Daily Archives: January 17, 2013

NINTH CIRCUIT APPEAL COURT ORDERS DEUTSCHE TO ANSWER THE ORDER TO SHOW CAUSE IN THREE DAYS IN THE DAVIES CASE

THE NINTH CIRCUIT COURT OF APPEAL ORDERS DEUTSCHE BANK TO ANSWER TO THE EMERGENCY ORDER TO SHOW CAUSE IN THE BRIAN DAVIES FORECLOSURE MATTER-JAN 2013

 

HERE DAVIES FILES ORDER TO SHOW CAUSE FOR CONTEMPT- JANUARY 2013-FORECLOSURE-APPELLEE IGNORING INJUNCTION
ORDER TO SHOW CAUSE-VIOLATION OF INJUNCTION ORDER–THEY MOVE AHEAD WITH FORECLOSURE TRUSTEE SALE:

Link

CFPB launches national mortgage servicing rules

CFPB launches national mortgage servicing rules

An outright dual-tracking ban and serious consideration of loan modification requests are just two provisions in a series of national servicing standards rolled out by the Consumer Financial Protection Bureau late Wednesday.

The CFPB’s official servicing rules, which take effect Jan. 2014, create a baseline set of standards for all U.S. servicers to follow.

The guidelines apply to all mortgage servicers, except for smaller servicing shops that deal with 5,000 or fewer loans. 

THE CFPB SERVICING RULE IN A NUTSHELL

The CFPB’s official mortgage servicing guidelines released Wednesday forbid dual-tracking, or from starting a foreclosure if a borrower already submitted a completed application for a loan mod or foreclosure alternative.

To give borrowers time to submit loan-mod applications, the CFBP rule prevents servicers from making a first foreclosure notice or filing until a mortgage is at least 120 days delinquent.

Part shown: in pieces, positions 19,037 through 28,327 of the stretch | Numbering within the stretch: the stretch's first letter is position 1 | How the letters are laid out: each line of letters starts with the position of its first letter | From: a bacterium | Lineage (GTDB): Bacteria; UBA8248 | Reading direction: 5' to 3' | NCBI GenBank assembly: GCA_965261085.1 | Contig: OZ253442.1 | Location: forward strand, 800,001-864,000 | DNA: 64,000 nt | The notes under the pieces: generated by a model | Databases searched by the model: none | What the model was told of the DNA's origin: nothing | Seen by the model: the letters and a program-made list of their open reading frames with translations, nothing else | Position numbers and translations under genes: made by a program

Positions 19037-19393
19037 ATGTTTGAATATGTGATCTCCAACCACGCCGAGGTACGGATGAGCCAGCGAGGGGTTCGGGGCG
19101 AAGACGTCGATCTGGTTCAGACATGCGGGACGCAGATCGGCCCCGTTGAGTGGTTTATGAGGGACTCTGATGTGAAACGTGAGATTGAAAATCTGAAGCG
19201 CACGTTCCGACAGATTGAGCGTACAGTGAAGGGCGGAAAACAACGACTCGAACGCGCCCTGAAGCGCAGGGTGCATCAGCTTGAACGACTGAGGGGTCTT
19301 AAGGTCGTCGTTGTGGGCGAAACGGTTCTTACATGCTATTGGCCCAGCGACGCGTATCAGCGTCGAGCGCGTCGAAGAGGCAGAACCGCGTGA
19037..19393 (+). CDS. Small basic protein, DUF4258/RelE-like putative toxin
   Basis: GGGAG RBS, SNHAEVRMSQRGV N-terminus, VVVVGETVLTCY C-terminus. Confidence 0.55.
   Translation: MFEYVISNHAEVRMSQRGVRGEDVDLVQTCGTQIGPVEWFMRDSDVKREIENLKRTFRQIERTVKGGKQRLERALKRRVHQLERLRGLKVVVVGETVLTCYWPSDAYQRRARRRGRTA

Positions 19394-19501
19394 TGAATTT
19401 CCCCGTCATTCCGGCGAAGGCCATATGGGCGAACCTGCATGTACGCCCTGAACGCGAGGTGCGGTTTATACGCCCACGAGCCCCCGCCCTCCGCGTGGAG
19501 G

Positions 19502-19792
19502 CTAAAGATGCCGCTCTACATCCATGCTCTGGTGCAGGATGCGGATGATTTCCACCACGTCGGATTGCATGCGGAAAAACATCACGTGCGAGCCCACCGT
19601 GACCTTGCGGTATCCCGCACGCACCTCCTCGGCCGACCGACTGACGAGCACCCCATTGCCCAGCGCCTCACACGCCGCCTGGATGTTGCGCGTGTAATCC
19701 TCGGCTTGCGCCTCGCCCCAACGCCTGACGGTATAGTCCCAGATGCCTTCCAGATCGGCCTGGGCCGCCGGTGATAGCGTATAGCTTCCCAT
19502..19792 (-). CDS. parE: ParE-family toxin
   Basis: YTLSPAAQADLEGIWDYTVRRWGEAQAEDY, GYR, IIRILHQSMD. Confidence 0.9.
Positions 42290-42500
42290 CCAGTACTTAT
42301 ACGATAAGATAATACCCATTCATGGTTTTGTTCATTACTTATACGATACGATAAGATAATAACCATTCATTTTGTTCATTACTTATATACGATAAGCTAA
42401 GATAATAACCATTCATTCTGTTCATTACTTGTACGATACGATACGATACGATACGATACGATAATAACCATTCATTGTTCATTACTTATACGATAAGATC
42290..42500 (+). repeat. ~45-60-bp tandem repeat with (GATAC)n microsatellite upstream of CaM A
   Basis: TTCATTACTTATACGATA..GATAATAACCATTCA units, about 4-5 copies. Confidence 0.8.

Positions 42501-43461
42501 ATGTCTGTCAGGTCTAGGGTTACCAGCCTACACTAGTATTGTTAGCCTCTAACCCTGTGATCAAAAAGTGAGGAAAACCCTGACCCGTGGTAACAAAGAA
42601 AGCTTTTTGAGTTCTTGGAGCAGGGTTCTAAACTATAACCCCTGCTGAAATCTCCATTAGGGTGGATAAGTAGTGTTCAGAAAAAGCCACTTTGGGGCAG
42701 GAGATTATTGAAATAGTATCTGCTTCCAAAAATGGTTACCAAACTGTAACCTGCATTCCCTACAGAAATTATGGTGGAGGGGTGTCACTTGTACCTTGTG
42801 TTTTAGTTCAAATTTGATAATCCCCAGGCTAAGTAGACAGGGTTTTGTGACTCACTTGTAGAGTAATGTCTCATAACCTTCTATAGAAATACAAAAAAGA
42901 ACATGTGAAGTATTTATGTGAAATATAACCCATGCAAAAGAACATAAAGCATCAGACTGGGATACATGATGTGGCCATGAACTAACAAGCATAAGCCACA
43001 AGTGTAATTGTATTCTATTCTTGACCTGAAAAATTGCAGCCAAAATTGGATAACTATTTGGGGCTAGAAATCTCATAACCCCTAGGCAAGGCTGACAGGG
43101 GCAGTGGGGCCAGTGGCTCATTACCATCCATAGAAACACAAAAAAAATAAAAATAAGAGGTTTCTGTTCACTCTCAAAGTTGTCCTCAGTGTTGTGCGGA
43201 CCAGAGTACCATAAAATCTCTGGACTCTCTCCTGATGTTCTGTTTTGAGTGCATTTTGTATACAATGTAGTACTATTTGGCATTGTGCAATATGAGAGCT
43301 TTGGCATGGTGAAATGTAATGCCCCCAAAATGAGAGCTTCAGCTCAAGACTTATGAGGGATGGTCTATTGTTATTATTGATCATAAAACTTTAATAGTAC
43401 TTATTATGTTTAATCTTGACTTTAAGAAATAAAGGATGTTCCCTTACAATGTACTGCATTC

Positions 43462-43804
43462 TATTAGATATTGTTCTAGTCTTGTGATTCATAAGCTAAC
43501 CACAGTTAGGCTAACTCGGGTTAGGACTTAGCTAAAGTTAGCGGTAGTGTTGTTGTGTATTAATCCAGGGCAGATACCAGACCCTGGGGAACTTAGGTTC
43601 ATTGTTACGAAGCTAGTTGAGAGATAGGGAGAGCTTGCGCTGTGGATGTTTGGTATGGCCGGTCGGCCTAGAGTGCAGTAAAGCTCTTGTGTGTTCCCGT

Transcript of Deposition of Ken Lewis – threatened by Hank Paulson re MAC clause on ML transaction

Q: At the point in time of this board meeting, though, you were relating to the board that you felt you had a commitment from the Fed and the Treasury to make good on whatever harm is caused by the increased losses at Merrill Lynch; is that right?

A: I had verbal commitments from Ben Bernanke and Hank Paulson that they were going to see this through, to fill that hole, and have the market perceive this as a good deal.

Q: Did you ask anyone to look into whether the oral, verbal commitments from the Fed and Treasury were enforceable?

A: No. I was going on the word of two very well respected individuals high up in the American government.

Q: Wasn’t Mr. Paulson, by his instruction, really asking Bank of America shareholders to take a good part of the hit of the Merrill losses?

A: What he was doing was trying to stem a financial disaster in the financial markets, from his perspective.

Q: From your perspective, wasn’t that one of the effects of what he was doing?

A: Over the short term, yes, but we still thought we had an entity that filled two big strategic holes for us and over the long term would still be an interest to shareholders.

Q: What do you mean by “short term”?

A: Two to three years.

Q: So isn’t that something that any shareholder at Bank of America who had less than a three-year time horizon would want to know?

A: The situation was that everyone felt like the deal needed to be completed and to be able to say that…

Q: When you say “everyone,” what do you mean?

A: The people I was talking to, Bernanke and Paulson.

Q: Had it been up to you would you made the disclosure?

A: It wasn’t up to me.

Q: Had it been up to you.

A: It wasn’t

Q: Why do you say it wasn’t up to you? Were you instructed not to tell your shareholders what the transaction was going to be?

A: I was instructed that “We do not want a public disclosure.”

Q: Who said that to you?

A: Paulson

Q: Did anyone consider that the oral agreement was a commitment for financing, so under SEC rules there had to be a disclosure?

A: I did not. That’s all I can tell you.

Link

JPMorgan Chase Settles ‘Whale’ Lawsuit: Report

JPMorgan Chase Settles ‘Whale’ Lawsuit: Report

JPMorgan Chase has settled a lawsuit against Javier Martin-Artajo, who supervised a trader in the New York company’s London-based investment office whose trades last year cost the company $6.2 billion, Reuters reported on Wednesday.